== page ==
Book section Open Access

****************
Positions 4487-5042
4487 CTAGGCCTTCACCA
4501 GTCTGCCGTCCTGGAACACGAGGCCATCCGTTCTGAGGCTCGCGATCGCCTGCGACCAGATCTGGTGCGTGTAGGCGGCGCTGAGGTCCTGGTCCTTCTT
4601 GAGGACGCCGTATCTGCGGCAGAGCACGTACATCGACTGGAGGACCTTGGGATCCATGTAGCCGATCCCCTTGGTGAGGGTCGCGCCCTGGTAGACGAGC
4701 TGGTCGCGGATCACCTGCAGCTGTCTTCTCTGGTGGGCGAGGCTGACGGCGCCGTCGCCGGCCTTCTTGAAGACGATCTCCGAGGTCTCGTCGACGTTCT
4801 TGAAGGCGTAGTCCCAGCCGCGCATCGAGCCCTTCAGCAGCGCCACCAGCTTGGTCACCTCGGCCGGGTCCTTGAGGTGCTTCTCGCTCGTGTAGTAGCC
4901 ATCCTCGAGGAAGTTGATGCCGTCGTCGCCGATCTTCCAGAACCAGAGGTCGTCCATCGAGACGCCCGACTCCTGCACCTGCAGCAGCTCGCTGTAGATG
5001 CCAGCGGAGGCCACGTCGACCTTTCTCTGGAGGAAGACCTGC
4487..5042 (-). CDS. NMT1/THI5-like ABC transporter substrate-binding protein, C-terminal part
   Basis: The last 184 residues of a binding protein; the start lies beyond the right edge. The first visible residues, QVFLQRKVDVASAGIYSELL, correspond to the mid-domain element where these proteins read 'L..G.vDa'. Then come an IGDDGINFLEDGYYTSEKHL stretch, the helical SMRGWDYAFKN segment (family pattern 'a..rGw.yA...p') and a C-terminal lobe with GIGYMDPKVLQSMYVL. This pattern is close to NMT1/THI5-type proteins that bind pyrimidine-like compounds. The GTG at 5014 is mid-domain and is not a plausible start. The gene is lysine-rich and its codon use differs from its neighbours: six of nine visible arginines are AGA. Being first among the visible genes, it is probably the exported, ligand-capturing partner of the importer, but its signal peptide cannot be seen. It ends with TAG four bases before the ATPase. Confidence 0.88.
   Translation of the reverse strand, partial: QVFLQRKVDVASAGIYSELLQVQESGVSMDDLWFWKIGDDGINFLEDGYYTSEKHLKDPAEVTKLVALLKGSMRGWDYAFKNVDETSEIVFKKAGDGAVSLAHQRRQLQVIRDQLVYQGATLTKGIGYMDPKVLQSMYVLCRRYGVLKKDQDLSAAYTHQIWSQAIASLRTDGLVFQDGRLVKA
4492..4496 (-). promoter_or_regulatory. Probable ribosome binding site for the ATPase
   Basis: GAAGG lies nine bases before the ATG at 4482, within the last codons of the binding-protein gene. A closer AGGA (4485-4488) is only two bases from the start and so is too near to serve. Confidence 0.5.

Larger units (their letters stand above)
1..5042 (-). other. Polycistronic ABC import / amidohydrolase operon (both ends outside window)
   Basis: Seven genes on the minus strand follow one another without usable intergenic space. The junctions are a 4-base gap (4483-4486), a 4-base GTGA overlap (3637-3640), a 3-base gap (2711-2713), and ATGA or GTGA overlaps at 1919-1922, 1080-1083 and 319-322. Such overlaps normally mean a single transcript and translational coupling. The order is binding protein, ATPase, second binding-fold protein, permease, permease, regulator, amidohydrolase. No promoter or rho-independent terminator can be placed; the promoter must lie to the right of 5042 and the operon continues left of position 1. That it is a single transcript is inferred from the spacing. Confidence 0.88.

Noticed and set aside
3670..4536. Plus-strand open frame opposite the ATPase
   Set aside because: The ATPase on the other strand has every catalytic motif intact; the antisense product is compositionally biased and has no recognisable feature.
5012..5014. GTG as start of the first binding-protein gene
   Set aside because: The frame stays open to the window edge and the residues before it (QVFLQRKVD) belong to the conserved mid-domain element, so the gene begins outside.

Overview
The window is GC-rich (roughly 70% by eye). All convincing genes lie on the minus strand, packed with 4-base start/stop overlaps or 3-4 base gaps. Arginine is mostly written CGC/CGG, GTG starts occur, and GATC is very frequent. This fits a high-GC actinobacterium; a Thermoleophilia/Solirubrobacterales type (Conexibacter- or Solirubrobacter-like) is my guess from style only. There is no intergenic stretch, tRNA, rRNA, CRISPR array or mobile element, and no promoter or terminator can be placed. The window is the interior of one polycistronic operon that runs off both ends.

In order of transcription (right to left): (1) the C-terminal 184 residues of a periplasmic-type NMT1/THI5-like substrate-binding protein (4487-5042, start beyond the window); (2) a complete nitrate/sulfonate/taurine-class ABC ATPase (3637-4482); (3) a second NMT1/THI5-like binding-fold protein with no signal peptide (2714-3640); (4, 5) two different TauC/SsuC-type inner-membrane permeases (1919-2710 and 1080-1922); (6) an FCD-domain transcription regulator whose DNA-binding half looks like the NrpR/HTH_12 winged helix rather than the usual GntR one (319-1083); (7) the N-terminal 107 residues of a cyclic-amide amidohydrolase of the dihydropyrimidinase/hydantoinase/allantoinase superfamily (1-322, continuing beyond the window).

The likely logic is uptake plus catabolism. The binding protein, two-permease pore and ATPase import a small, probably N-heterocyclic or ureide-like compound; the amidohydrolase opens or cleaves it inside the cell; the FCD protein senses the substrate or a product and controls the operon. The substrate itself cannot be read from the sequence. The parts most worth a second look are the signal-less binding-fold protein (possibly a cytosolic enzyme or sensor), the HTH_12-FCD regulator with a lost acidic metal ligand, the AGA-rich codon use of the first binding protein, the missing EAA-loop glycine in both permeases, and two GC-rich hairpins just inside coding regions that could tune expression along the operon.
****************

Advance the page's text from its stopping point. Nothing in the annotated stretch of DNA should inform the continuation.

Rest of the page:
At an archaeological excavation site in central Belgium, we found whitish soil material interspersing a clay illuviation horizon under a Roman road. Starting from this case, we will illustrate how insights into soil formation and soil geography are relevant for understanding landscape evolution and archaeology. We do this by focusing on the ‘Abc’ soil types, which are silt-loam soils that are well-drained and have a mottled and discontinuous clay illuviation horizon. In Belgium, these soils are, almost exclusively, found under ancient forests. To explain their formation, two hypotheses have been proposed. A first assumes that chemical weathering leads to the degradation of the clay illuviation horizon, a process enhanced by the acidifying effect of forest vegetation. A second hypothesis explains their morphology as relict features from periglacial phenomena. We further review how views on their formation were reflected in Soil Taxonomy (Glossudalfs), the FAO legend of the soil map of the world (Podzoluvisols) and in the World Reference Base for soil resources (Albeluvisols and Retisols). If we accept the hypothesis that the morphology of the Abc soil types has to be attributed to periglacial phenomena, Abc soil types must have been more widespread before deforestation. Agricultural activities promoted the homogenisation of the subsoil and the fading of their morphologic characteristics. A Roman road would have prevented such a homogenisation process. These insights help elucidate the evolution of past and current landscapes.